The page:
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Optoelectronics & Communications

Video: quantum memory based on rare-earth ion-doped crystals

Elizabeth Goldschimdt explains research at NIST on a solid-state quantum memory and single photon gun, promising for a variety of quantum information applications.
19 April 2010, SPIE Newsroom. DOI: 10.1117/2.3201004.04

A quantum memory that can store photonic qubits in matter-based internal states is an important component of many quantum information protocols and a primary building block of quantum repeaters that allow long distance quantum communication over lossy channels. We are developing such a memory based on rare-earth ion-doped crystals. These systems have narrow, free atom-like optical transitions, with the benefit that they are relatively simple solid-state systems. In addition, extremely long potential memory times have been demonstrated in these materials, making them very promising for a variety of quantum information applications.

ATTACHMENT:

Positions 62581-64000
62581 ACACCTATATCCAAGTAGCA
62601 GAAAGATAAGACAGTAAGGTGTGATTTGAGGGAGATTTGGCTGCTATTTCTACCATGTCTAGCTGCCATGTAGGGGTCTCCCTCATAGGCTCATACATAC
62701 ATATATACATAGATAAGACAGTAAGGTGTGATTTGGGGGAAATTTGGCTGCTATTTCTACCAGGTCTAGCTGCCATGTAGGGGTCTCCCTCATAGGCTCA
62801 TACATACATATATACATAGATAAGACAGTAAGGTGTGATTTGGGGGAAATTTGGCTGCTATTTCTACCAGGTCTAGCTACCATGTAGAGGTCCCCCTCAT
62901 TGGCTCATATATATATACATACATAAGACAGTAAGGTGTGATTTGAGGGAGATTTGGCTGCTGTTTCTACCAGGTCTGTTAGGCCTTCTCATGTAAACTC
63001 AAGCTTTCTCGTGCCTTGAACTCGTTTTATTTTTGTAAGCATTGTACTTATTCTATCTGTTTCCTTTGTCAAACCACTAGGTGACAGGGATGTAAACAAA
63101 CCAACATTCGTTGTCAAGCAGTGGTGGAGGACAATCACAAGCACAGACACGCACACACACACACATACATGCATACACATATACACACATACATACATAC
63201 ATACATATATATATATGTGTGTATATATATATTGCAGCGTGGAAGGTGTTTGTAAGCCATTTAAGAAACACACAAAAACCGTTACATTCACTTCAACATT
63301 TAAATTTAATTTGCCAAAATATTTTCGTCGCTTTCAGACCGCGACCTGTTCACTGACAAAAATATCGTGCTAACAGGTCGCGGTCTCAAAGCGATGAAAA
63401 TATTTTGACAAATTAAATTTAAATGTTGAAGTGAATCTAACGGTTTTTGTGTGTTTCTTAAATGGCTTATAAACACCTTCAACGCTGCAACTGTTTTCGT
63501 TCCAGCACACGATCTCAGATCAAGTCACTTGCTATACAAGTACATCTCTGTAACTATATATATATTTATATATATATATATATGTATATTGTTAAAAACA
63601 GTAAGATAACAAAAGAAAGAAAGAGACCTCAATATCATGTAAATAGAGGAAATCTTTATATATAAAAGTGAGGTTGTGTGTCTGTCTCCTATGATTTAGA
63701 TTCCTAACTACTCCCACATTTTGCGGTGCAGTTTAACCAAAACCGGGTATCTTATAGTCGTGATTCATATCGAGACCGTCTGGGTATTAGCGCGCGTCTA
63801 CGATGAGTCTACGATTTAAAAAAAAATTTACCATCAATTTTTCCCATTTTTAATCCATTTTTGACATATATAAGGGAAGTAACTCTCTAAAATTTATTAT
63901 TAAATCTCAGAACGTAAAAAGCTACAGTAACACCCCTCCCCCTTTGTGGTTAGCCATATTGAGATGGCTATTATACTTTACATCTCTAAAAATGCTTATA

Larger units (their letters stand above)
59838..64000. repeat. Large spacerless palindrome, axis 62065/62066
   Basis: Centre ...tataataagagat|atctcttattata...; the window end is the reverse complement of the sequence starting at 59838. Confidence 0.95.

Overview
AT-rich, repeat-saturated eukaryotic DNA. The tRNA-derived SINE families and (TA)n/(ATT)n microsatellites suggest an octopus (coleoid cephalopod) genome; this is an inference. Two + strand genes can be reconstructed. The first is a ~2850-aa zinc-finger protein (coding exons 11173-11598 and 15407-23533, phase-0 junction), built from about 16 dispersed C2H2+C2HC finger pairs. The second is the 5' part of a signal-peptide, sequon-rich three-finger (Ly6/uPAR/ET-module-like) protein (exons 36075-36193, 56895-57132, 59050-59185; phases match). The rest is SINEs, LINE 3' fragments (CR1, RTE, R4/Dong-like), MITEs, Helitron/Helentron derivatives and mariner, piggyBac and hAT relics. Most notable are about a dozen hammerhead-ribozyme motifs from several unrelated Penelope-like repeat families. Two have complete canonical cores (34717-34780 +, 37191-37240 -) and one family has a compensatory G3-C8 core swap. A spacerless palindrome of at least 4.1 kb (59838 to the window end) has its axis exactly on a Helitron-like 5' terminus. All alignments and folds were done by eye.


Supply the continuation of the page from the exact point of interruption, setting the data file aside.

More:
Elizabeth Goldschmidt is a Ph.D. candidate at the Joint Quantum Institute at the University of Maryland and in the research group of Alan Migdall at the National Institute of Standards and Technology. She received her Bachelor's degree cum laude in physics from Harvard University in 2006. Her current research interests include quantum information processing and memory as well as single and few photon sources and detectors.